Ah, the joys of travelling! 🙂


Wednesday, November 24th, 2010

Poonthura is a small fishing village in Kerala in southern India.

I stayed in and around Poonthura for about three weeks.

There was another volunteer (Stan) who was teaching there at the school (St Thomas) and staying with a local family.

So I invaded! I stayed with the family too.
Thank you Johny for giving up your bedroom for me and for burning tea for me.
Thank you Josy for cooking lots of very lovely food for me (the carrot and coconut thing was incredible) and for not kicking me too much in the mornings.
Thank you Jo for taking us to your parent’s house and for making awesome chappathis.
Thank you Jament for your big smiles and for welcoming the freaky foreigners.

I went to the school with Stan. I went to the school without Stan. I went to Trivandrum (the big city). I went to Kovalam (the beach resort that’s about 6km away). I went to Kanyakumari (the tip of India). I went to visit Jo’s parents. I went on holiday with Stan and his kids (which included a houseboat for one night). I went to visit some of the other people in the village. I did some conversation sessions with some of the neighbours. I helped the next door neighbour with some of his tuition classes (which also meant I got to teach maths again – yay). I had a lovely time.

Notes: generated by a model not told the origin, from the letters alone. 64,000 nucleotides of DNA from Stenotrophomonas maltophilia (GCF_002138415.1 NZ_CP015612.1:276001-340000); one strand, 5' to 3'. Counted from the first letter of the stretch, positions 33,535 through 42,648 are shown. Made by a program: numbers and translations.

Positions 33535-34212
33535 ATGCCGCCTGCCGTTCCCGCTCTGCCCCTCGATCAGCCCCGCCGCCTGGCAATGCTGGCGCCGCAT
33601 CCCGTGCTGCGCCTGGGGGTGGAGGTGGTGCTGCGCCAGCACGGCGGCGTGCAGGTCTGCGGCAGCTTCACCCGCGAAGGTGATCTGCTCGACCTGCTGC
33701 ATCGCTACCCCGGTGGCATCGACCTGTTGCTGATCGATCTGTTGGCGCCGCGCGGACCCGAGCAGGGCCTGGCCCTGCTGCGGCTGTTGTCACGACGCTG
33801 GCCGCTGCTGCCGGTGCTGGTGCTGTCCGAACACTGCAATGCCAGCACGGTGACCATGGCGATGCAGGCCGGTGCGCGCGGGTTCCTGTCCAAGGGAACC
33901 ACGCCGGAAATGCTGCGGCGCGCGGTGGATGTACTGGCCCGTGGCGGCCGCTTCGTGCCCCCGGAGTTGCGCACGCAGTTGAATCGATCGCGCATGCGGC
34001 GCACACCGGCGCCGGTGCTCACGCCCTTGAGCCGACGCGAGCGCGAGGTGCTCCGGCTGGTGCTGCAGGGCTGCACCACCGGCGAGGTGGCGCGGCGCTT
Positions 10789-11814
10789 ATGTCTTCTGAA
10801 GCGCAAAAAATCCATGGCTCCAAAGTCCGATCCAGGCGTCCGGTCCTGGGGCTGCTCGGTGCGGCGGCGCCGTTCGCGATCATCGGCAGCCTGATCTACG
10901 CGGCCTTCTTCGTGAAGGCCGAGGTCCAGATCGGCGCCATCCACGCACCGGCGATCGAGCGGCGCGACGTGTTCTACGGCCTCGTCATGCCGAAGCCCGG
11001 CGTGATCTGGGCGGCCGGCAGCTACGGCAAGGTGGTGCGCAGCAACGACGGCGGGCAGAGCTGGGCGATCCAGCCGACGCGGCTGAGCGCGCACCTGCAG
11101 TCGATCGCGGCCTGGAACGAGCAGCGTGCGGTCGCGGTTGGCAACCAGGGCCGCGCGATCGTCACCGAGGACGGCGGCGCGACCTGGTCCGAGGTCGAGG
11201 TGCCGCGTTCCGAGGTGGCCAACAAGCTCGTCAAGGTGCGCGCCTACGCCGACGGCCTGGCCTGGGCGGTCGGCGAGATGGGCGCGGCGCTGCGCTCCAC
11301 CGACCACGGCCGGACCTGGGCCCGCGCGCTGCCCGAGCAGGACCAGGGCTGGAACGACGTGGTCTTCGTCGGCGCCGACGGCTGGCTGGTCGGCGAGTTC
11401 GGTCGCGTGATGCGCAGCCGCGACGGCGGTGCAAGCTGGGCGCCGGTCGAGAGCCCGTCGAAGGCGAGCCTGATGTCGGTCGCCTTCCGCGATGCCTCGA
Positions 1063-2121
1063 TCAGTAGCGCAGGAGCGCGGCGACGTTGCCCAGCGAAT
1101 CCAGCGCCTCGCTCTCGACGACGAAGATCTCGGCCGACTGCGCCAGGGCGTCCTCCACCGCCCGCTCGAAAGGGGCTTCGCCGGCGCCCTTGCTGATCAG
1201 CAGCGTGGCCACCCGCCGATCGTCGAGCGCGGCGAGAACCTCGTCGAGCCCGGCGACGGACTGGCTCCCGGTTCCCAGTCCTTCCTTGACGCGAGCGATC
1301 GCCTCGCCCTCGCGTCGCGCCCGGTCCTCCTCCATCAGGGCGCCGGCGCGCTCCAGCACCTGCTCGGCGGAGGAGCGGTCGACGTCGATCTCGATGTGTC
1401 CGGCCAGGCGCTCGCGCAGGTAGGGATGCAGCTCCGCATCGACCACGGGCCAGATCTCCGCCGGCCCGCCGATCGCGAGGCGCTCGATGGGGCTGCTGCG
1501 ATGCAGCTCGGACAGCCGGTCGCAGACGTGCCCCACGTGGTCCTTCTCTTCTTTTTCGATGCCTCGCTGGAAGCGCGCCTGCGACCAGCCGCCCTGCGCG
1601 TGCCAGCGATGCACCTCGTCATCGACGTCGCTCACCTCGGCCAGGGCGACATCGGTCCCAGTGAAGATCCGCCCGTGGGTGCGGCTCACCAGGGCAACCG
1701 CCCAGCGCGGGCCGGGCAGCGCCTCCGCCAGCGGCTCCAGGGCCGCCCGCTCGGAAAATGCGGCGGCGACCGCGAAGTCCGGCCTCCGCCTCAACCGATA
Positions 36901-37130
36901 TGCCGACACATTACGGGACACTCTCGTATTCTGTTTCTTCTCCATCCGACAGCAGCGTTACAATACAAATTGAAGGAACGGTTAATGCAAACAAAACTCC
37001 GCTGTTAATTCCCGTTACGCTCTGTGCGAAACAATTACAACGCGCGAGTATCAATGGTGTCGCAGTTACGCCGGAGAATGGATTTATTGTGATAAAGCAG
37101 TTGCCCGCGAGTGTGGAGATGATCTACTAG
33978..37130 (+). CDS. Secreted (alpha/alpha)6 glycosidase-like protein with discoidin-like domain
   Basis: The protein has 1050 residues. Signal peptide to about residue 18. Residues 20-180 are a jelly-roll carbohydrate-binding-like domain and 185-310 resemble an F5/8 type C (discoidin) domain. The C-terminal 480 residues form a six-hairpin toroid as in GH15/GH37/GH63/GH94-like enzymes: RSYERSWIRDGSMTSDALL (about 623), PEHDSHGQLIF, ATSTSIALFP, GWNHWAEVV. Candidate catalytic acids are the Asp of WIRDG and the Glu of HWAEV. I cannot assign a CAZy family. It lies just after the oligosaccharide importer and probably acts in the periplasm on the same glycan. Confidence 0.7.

So thank you to Stan and my Poonthura family and I can’t wait to come back and see you all again in January. 🙂

Train Tips

Wednesday, November 24th, 2010

I’ve travelled on a few trains recently. And I have learnt a lot while doing it. Here are my top tips for surviving long distance train travel.

  • Don’t wear light coloured clothing. It’ll get covered in dust very quickly and only make you feel even grottier than you already are.
  • Wear long sleeves. It stops the dirt and grot getting to your skin and keeps you safe from sunburn during the day and keeps out the slight chill you might get at night.
  • Never wear clean clothes when getting onto a train. You will end up so dirty and smelly by the end of it that it’s a waste of a clean set. Save the clean set of clothes for changing into as soon as you get off the train, into a shower and clean.